Enter the process knowing where you are and are unwilling to compromise and be prepared to let the other party know what matters most to you.
Valuations can and should be used as a powerful driver of how you manage your business. They can be done at any time and are a valuable way to view the bigger picture. The purpose of a valuation is to track the effectiveness of your strategic decision-making process and provide the ability to track performance in terms of the estimated change in value, not just in revenue.
It is helpful to do a valuation as part of the analysis of a dental or medical practice, whether you are planning to sell to measure the health of your practice. In addition, valuations can be done in preparation for selling a practice to investors, merging with another group, or if adding/removing a partner.
If you are planning to sell to a family member, a practice valuation is imperative. It is not only necessary to substantiate the practice value in case you are audited, but in most inter-family transfers, the parents (the sellers) think they charged too little and the children (the buyers) think they paid too much unless you have independent validation of the value.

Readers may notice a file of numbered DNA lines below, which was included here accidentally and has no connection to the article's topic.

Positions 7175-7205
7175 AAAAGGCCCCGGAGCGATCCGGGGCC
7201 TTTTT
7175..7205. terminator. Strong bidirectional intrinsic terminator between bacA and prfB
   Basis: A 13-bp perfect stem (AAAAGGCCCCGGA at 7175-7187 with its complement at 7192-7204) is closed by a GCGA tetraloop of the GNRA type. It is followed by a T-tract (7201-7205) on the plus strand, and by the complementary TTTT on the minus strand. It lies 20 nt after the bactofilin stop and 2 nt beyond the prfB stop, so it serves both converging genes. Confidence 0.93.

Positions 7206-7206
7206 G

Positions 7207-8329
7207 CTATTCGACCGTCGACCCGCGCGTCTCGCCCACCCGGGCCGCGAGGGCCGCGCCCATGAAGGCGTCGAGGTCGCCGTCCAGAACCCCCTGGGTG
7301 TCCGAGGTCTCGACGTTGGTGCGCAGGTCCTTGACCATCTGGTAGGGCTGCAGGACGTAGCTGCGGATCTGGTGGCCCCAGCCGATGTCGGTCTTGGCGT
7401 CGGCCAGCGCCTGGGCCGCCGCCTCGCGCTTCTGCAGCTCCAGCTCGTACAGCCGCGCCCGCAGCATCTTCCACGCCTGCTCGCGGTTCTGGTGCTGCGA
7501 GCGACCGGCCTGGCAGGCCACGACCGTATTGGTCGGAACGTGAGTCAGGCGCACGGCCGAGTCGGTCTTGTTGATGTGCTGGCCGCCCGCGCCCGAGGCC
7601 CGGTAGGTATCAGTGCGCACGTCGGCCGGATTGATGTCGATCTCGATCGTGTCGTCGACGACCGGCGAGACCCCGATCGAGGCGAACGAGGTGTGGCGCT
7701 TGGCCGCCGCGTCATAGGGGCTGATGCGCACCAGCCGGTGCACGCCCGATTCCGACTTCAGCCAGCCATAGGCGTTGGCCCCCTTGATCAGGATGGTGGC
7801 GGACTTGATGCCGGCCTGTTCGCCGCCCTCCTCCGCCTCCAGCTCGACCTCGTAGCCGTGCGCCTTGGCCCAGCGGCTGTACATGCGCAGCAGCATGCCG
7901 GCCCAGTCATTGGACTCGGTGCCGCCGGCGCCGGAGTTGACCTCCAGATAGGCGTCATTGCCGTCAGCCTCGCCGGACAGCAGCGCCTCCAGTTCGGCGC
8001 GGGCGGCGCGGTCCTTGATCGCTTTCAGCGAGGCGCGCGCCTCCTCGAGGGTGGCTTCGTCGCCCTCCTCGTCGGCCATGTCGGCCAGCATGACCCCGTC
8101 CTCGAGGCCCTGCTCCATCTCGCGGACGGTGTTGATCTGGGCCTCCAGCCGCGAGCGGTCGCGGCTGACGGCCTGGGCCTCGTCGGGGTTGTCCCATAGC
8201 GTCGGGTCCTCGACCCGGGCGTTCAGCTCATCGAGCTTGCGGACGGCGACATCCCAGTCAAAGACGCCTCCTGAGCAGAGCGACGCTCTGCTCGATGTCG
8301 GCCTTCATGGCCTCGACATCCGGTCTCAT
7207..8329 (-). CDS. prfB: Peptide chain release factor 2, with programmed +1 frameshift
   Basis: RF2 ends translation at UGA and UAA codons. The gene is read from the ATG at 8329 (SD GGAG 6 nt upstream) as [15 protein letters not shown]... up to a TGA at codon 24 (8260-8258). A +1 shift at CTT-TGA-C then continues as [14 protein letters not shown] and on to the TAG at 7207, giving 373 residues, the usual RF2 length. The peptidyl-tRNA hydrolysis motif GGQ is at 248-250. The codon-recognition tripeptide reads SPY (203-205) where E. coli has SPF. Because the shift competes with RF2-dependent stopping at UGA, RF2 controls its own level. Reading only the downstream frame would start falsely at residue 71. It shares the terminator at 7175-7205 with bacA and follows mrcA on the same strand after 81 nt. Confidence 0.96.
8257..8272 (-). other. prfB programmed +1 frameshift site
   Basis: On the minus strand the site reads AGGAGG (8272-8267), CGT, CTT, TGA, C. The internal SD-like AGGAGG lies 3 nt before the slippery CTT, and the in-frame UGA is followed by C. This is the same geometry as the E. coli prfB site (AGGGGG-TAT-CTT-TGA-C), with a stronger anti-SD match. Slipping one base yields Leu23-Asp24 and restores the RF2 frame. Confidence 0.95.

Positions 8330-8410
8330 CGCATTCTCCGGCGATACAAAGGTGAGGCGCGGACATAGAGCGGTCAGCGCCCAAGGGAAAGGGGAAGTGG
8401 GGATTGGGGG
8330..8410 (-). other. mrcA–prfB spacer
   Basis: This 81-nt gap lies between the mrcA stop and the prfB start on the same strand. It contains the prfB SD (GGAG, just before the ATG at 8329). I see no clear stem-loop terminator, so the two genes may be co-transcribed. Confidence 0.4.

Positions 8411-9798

Another helpful option is to ask your accountant to do an EBITDA of your business. To spell that out, EBITDA stands for earnings before interest, taxes, depreciation, and amortization. It is a measure of a practice's overall financial performance or a measure of profitability.
The sale of a medical or dental practice can create stress and friction for both the seller and the buyer; and, someone's feelings may get hurt. Even though it is a business transaction, it is easy to take it personally as there can be many emotions at play.
This next piece of advice may border on the touchy-feely. As someone who has practiced law in the past, I have found that people who engage in people are typically compassionate and considerate of other people's feelings. These traits can lend themselves to being more successful in negotiations and perhaps even more important in maintaining positive relationships both pre and post-sale.